Boobs (and hearts) big enough to feed a continent

Filed under: Your Pregnancy, Work Life, Nutrition: Health, In The News

"I used to joke that I had enough breast milk to feed a continent," says Jill Youse, 29. "I had a ton of it and I didn't know what to do." Her daughter Estella was born last July and she found herself with an overabundance of the valuable stuff. Searching online, she found the iThemba Lethu Orphanage in Durban, South Africa. The orphanage had established a breast milk bank in 2001.

The orphanage cares for children with HIV whose mothers succumbed to AIDS. There are three million children five and under orphaned due to AIDS in sub-Saharan Africa. iThemba Lethu relies on donated breastmilk to avoid passing HIV in breastmilk and to help boost the children's immune systems. Youse started by donating her own breastmilk and kept an online journal of her experiences. Other mothers became interested, too. So, she started the International Breast Milk Project.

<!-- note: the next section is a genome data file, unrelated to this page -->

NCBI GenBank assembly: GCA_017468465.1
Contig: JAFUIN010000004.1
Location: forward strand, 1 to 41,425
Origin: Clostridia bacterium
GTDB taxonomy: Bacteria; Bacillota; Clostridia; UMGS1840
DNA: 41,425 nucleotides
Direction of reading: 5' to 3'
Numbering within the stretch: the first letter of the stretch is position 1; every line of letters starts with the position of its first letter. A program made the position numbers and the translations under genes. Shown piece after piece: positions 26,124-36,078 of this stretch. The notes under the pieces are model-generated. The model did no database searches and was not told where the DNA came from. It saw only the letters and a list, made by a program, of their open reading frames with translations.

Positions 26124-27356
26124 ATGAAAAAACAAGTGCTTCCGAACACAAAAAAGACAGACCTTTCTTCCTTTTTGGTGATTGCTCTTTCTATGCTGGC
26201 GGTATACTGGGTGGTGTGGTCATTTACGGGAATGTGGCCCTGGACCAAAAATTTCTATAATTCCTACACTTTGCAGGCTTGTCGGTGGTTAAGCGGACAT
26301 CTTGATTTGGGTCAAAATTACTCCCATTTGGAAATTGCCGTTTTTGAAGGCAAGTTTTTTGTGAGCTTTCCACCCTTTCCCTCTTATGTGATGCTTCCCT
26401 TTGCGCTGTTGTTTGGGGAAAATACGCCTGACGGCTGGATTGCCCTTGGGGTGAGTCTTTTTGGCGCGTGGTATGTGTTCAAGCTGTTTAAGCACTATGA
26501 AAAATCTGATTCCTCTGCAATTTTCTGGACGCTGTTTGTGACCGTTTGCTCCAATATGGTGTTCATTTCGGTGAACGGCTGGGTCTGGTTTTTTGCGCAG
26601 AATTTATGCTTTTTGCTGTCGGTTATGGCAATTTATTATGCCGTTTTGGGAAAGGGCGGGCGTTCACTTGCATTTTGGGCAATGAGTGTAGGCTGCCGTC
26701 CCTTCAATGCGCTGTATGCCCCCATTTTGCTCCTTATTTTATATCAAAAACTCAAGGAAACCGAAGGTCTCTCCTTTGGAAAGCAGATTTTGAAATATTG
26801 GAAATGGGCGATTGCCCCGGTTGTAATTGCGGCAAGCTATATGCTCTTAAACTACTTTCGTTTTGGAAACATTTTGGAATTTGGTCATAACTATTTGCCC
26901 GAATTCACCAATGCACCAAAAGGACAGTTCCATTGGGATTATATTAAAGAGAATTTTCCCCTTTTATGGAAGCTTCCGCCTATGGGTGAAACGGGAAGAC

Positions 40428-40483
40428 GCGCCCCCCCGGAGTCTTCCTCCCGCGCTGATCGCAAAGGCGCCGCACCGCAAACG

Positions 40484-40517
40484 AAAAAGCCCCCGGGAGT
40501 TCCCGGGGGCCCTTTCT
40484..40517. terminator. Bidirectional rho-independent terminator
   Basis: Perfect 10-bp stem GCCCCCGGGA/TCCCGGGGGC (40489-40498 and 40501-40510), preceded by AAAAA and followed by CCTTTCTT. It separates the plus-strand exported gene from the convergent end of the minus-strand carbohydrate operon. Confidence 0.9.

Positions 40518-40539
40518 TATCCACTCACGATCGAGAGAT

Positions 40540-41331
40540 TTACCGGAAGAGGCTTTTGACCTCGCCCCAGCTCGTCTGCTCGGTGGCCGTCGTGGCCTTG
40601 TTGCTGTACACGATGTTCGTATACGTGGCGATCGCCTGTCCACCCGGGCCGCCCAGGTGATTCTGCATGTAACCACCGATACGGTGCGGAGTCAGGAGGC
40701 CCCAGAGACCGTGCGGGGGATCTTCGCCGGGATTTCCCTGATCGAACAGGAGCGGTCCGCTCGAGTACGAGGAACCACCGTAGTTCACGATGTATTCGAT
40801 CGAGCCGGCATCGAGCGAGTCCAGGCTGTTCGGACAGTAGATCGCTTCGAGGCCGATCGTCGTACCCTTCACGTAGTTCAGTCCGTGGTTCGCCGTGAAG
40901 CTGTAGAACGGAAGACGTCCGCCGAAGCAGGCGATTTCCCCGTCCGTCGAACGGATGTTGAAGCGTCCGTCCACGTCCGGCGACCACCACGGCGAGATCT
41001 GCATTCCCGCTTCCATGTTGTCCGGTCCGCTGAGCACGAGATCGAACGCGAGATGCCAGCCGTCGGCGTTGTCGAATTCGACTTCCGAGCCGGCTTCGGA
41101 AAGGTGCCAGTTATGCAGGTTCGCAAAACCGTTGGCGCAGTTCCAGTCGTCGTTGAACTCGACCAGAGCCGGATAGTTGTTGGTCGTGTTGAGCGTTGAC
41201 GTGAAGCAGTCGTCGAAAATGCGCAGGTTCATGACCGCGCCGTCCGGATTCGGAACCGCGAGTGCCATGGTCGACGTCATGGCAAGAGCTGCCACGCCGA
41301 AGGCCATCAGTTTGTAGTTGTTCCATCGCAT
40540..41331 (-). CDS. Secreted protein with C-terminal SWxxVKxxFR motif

The first shipment consisted of 23 gallons of tested and pasteurized frozen breastmilk. The third shipment, almost 23 gallons again, arrived in Durban on Thanksgiving Day. Penny Reimers, a registered nurse who runs the milk bank there, says every time she feeds one of the orphans, "It's like watching a little miracle unfolding. Within days we start to see a difference."

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Start by teaching him that it is safe to do so.